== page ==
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Quota from a good article from

It turns out that the way lambdas are implemented is by creating a small class; this class overloads the operator(), so that it acts just like a function.

A lambda function is an instance of this class; when the class is constructed, any variables in the surrounding enviroment are passed into the constructor of the lambda function class and saved as member variables.

If you make a lambda with an empty capture group, [], rather than creating the class, C++ will create a regular function.

Here’s the full list of options:

[] Capture nothing (or, a scorched earth strategy?)
[&] Capture any referenced variable by reference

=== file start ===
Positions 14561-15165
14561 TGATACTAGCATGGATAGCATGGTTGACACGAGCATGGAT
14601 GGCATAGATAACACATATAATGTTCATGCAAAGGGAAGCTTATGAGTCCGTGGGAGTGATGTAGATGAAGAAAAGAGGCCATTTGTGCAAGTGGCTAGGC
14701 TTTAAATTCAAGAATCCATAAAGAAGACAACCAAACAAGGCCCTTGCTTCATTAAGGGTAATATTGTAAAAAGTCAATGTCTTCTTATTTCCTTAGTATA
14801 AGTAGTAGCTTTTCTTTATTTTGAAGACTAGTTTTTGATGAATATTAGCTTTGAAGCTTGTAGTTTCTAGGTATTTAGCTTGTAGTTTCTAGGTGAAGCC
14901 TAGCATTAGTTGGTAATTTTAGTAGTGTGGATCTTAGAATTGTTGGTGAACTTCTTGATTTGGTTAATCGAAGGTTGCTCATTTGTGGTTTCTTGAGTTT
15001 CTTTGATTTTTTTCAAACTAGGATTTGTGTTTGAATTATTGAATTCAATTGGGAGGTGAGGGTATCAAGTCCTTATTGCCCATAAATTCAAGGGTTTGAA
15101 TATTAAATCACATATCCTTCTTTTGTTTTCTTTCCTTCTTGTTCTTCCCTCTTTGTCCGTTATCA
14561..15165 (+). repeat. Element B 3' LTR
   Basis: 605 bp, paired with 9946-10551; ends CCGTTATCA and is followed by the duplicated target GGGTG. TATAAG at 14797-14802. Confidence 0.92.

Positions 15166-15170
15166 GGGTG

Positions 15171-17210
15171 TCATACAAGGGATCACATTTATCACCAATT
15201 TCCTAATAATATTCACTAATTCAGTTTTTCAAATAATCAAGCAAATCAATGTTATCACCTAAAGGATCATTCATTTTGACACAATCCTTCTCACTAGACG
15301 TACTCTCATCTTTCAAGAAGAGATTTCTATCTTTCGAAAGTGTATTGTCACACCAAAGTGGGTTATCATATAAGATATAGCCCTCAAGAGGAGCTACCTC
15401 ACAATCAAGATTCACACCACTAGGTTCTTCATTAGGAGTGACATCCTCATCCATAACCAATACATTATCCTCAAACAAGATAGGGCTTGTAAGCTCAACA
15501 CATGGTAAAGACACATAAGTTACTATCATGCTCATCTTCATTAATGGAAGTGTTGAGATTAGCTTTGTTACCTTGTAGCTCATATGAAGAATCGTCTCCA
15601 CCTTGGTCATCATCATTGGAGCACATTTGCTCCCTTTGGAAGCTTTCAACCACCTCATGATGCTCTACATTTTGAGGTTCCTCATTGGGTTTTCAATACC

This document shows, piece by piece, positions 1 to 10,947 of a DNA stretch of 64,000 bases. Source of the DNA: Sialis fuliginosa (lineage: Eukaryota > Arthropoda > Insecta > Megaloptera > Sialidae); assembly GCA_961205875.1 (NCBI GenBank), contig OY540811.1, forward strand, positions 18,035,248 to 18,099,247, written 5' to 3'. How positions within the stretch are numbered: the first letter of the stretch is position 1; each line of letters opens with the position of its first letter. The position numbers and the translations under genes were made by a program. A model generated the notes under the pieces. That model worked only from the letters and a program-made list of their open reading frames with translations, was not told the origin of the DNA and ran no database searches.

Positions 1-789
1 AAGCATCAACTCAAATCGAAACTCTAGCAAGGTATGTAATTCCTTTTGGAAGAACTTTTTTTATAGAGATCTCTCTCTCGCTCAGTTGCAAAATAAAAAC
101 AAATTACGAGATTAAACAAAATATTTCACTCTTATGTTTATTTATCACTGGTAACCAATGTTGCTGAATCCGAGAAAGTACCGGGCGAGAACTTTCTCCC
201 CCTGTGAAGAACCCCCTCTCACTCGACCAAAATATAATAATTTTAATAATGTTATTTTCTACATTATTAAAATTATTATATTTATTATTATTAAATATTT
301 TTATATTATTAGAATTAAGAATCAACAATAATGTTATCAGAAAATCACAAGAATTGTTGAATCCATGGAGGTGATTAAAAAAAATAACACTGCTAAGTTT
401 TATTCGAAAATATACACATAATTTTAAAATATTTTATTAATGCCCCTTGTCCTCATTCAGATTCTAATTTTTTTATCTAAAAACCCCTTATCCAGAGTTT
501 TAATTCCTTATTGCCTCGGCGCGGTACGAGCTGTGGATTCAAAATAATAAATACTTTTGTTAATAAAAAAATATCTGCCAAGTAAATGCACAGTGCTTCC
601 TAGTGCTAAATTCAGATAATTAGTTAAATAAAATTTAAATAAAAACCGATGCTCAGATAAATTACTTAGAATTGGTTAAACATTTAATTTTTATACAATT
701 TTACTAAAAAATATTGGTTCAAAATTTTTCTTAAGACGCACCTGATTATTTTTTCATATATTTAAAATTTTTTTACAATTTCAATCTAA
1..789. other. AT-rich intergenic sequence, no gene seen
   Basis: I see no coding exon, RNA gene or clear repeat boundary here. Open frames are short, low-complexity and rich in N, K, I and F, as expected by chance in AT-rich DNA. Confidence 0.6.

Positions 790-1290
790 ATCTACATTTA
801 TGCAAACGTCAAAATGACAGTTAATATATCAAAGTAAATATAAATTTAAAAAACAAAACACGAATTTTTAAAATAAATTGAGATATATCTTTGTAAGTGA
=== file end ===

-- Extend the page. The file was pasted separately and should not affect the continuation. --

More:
[=] Capture any referenced variable by making a copy
[=, &foo] Capture any referenced variable by making a copy, but capture variable foo by reference
[bar] Capture bar by making a copy; don’t copy anything else
[this] Capture the this pointer of the enclosing class


Dangers and Benefits of Capture by Reference

When you capture by reference, the lambda function is capable of modifying the local variable outside the lambda function–it is, after all, a reference. But this also means that if you return a lamba function from a function, you shouldn’t use capture-by-reference because the reference will not be valid after the function returns

According to bjarne stroustrup: Using lambdas can be convenient and terse, but also obscure. For nontrivial actions (say, more than a simple expression), I prefer to name the operation so as to more clearly state its purpose and to make it available for use in several places in a program.



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